A potential consequence of increased ceramide levels is the increased production of S1P. Ceramides are metabolized into sphingosine and subsequently into S1P. This route is facilitated by ceramidase and sphingosine kinases4. Sphingosine kinases are activated by growth factors, insulin and TNF-α25, which could be involved in OSA11,21. Several cell types can release S1P into the circulation, including immune cells, endothelial cells, fibroblasts, and erythrocytes, but it seems that most of the plasma S1P is released during platelet activation4. Therefore, high S1P levels could be due to accelerated coagulation and platelet activation in OSA41. The fact that most of the S1P concentrations were above the upper limit of detection in OSA prevented us from performing further exploratory analyses. However, high S1P levels could potentially explain some OSA-related changes. For instance, S1P stimulates the secretion of cortisol42 and aldosterone43, both of which are elevated in OSA44,45 and thus contribute to hypertension and insulin resistance. In addition, sphingosine-1-phosphate has a diverse role in the inflammatory response, such as facilitating the extravasation of lymphocytes from lymphatic tissue46, inducing inflammation through CXCL-10 and CCL-547 and altering a cell’s gene expression by modulating histone-deacetylases48. Sphingosine-1-phosphate is associated with cardiovascular disease49 and inflammation caused by intermittent hypoxia50. However, our results warrant further investigation into these hypotheses, as S1P seems to be a promising protective biomarker in hypoxia-induced inflammation in OSA and cardiovascular comorbidities. Elevated S1P maintains endothelial barrier function and could be a mechanism to counteract inflammation of the microvessels, which is known to be associated with OSA7. However, the angiogenic effects of S1P are (at least partially) mediated through low-density lipoprotein receptor-related protein 151, which was found to be decreased in OSA52. Therefore, it is possible that the pathogenic roles of S1P overwhelm the protective functions.

Our study has some limitations. First, although it was powered to detect differences in either ceramide antibody or S1P levels between the two groups, the sample size might be too small to draw conclusions on correlations and subgroup differences. Even though the number of participants was determined based on the power calculation, the number of subjects is low, which adds to the limitations of the overall study. Therefore, our conclusions discussed above need to be tested by further studies. Second, the study had a cross-sectional design, and the causality between OSA and sphingolipid metabolism needs to be confirmed by interventional studies with CPAP. We believe our results will serve as the basis to design such studies. Third, previous evidence suggests that there are high ceramide levels in adipose tissues30. Although OSA was associated with high ceramide antibody concentrations independent of BMI, to better understand the effect of OSA on sphingolipid concentrations, comparisons should be performed in lean (BMI < 25 kg/m2) subjects. As only 3 patients with OSA fell into this category, we did not proceed with a further assessment. Finally, we used cardiorespiratory polygraphy instead of polysomnography as a diagnostic test in some individuals. Polygraphy is an accepted diagnostic test; however, it tends to underestimate disease severity, as it does not capture hypopneas associated with arousals and may overestimate the total sleep time32. This discrepancy could have potentially led to inaccuracies when investigating the correlations between biomarkers and markers of disease severity.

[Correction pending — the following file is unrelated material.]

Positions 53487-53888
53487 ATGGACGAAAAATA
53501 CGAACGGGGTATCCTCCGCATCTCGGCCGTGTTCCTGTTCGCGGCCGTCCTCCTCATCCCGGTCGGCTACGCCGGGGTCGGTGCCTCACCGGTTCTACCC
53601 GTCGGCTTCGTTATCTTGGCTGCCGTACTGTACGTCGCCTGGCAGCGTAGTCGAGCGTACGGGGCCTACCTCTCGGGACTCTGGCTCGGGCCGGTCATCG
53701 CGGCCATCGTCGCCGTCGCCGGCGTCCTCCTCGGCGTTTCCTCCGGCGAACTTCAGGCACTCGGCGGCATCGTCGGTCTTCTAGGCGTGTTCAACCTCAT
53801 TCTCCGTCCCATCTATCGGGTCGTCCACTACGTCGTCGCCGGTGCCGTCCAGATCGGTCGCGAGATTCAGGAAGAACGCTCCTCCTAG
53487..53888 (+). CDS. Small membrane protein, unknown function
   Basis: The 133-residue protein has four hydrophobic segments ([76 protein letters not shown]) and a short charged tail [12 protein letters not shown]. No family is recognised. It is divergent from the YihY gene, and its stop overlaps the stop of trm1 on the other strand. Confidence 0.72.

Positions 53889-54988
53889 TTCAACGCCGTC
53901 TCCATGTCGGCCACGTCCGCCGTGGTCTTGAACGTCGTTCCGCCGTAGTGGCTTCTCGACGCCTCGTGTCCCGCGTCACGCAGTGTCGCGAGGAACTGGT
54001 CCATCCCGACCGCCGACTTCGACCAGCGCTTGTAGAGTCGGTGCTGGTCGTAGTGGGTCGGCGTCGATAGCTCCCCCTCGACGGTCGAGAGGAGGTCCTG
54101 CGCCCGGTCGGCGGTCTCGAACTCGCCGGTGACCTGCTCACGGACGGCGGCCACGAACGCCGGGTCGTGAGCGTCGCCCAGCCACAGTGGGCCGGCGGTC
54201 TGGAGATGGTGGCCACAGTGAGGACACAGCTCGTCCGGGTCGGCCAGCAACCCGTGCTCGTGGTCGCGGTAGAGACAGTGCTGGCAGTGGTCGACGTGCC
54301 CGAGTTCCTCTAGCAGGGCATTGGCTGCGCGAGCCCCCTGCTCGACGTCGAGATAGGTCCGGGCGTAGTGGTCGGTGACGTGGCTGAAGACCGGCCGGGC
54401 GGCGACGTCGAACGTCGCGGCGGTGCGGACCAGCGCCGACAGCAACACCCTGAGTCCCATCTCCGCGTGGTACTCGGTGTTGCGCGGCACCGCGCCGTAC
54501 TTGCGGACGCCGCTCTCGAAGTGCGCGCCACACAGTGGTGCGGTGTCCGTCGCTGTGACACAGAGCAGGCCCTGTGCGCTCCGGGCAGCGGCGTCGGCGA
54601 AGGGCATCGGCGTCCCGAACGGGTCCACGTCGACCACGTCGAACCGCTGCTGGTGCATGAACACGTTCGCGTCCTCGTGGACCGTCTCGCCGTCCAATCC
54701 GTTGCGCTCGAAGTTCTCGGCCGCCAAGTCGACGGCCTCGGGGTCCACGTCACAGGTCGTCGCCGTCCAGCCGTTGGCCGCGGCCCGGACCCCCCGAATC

In conclusion, this study is the first to investigate the potential role of sphingolipid metabolism in OSA and its comorbidities. We have found that both sphingosine-1-phosphate and ceramide antibody levels are elevated in patients with OSA. Further investigation is needed to better understand these findings and to reveal the exact role of sphingolipid metabolism in the pathogenesis of OSA and its associated comorbidities.